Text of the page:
Election season is underway bringing division and conflict among Christians. With Donald Trump sure to win the Republican nomination and Hilary Clinton as the Democratic nominee, Christians will sling mud at each other. Have you ever wondered who would Jesus vote for? Would Jesus be a Republican or a Democrat?
When Jesus walked the planet, he grew up under Roman occupation with an oppressed people. There was no voting or political parties. The Jewish people did not have a say in their government. The only power that they had was indirectly by collaborating with the Romans to maintain their own influence.
If Jesus could vote, what would He vote for? We have some clues from His life as to the priorities of that determined His political views. He was born and raised in Nazareth in Palestine, which was considered a back woods village of tradespeople such as carpenters, farmers and craftsmen. Today Jesus’ hometown Nazareth is one of the largest cosmopolitan Arab cities in Israel.
Political intrigue swirled around Jesus with different movements such as the Zealots promoting a revolution, the influential and wealthy Sadduccees that compromised with the Romans to maintain their way of life, the Pharisees who were devoted to purity in their religion and the Essenes that separated themselves into a monastic setting. Everyone was looking for the Messiah to deliver them from Roman occupation.
Jesus related to these different groups by showing another way of life that is not from this world. His primary mission is to destroy the works of the enemy and to bring the kingdom of God on earth. Everything He did was connected to that mission. Jesus had no political agenda except to serve the Father.
Jesus related to governing authorities through his ministry. An example is when a Roman Centurion came to him for help. Instead of turning this Roman official away who probably represented the enemy to some of his people, he helped him. Helping the enemy didn’t make Jesus a hero to the Zealots and other political movements seeking to overthrow the Roman government.
“When Jesus returned to Capernaum, a Roman officer[a] came and pleaded with him, “Lord, my young servant[b] lies in bed, paralyzed and in terrible pain.” Jesus said, “I will come and heal him.” But the officer said, “Lord, I am not worthy to have you come into my home. Just say the word from where you are, and my servant will be healed. I know this because I am under the authority of my superior officers, and I have authority over my soldiers. I only need to say, ‘Go,’ and they go, or ‘Come,’ and they come. And if I say to my slaves, ‘Do this,’ they do it.” When Jesus heard this, he was amazed. Turning to those who were following him, he said, “I tell you the truth, I haven’t seen faith like this in all Israel! (Matthew 8:5-10)
This Roman official was probably one of many Romans who quietly followed. Jesus never addressed the Roman bath houses or sensual lifestyle of the Greeks in his messages. His life was devoted to His father and teaching people how to reach the Father and relate to each other.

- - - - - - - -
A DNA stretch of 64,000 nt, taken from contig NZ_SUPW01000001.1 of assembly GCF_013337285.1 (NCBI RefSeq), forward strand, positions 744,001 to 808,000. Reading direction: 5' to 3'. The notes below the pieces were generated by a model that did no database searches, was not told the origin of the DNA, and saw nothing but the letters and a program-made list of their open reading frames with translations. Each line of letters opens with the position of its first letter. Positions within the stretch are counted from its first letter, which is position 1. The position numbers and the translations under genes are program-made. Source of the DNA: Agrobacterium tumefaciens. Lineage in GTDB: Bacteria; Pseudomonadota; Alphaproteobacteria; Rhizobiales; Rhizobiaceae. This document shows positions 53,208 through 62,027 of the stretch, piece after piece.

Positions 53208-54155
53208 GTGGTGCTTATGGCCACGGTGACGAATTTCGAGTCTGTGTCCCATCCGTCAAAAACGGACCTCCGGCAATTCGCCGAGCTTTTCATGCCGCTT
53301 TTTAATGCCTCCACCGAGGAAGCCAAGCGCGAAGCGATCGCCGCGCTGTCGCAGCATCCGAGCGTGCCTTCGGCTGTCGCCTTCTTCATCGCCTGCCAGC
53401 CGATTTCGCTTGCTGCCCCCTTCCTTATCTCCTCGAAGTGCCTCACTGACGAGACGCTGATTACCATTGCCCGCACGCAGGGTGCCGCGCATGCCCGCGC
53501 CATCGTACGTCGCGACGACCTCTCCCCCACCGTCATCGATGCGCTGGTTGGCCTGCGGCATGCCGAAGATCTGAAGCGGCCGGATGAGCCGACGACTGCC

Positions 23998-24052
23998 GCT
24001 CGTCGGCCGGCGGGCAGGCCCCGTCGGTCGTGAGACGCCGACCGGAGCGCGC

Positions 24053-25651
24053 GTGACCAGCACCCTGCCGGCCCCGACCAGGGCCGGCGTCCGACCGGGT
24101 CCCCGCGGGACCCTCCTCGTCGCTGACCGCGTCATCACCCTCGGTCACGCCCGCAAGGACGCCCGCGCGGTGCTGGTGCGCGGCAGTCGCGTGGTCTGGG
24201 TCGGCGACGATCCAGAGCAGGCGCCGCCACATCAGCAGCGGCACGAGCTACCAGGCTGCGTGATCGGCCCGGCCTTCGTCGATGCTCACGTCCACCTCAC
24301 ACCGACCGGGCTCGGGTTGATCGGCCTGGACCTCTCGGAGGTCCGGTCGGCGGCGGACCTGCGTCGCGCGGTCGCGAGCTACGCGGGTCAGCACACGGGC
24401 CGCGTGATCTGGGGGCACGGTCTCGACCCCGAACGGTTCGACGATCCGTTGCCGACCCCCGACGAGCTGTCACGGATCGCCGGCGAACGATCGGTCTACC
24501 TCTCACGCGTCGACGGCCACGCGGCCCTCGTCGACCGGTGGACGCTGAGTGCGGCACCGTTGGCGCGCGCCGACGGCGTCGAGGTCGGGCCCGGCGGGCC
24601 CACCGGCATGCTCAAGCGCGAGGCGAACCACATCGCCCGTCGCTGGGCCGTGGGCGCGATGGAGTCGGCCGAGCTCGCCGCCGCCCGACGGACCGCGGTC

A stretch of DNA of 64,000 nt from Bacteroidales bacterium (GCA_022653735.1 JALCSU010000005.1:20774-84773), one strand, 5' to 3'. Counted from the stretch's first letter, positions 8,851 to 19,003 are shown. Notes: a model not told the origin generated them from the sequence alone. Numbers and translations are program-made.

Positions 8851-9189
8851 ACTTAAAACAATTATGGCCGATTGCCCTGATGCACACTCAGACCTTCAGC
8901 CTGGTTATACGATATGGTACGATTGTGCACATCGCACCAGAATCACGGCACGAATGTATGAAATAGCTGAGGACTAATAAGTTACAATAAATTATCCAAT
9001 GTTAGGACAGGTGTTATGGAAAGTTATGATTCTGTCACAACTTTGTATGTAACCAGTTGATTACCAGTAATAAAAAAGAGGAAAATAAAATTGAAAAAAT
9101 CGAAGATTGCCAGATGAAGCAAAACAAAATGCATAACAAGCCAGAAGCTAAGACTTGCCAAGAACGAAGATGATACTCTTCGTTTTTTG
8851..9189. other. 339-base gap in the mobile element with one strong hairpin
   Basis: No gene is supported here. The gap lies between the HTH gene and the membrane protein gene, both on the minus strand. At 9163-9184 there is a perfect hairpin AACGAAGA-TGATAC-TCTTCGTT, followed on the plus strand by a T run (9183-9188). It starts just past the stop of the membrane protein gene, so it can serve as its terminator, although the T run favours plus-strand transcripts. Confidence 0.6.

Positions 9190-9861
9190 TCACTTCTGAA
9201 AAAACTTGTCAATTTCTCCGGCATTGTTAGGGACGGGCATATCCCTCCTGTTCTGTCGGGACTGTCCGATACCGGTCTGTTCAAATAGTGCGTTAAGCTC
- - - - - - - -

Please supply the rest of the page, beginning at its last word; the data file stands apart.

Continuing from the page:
Who would Jesus vote for? I asked my 21-year-old son Chris and he said that Jesus would vote for His Father. I don’t know what political party Jesus would be affiliated with although he was an advocate for the poor, widows, orphans, oppressed, sick and outcasts. His followers included ‘sinners’ such as tax collectors and disreputable people.
“Then Jesus went out to the lake shore again and taught the crowds that were coming to him. As he walked along, he saw Levi son of Alphaeus sitting at his tax collector’s booth. ‘Follow me and be my disciple,’ Jesus said to him. So Levi got up and followed him. Later, Levi invited Jesus and his disciples to his home as dinner guests, along with many tax collectors and other disreputable sinners. (There were many people of this kind among Jesus’ followers.) But when the teachers of religious law who were Pharisees[a] saw him eating with tax collectors and other sinners, they asked his disciples, ‘Why does he eat with such scum?[b]’ When Jesus heard this, he told them, ‘Healthy people don’t need a doctor—sick people do. I have come to call not those who think they are righteous, but those who know they are sinners.’” Mark 2:13-17
I think Jesus is more concerned about how we treat each other then the political parties that we’re affiliated with. He set the example of how we are to relate to each other in a heated political season when division comes in the church because of political affiliations. Who would Jesus vote for? I agree with my son Chris that he would vote for His Father. But Jesus isn’t a voter. He is a King. The King of Kings and Lord of Lords who raises up and removes leaders and authorities. Regardless of who becomes president, let’s remember who that person must give account to at the end of time. We are also accountable to God as to how we represent Him during this political season.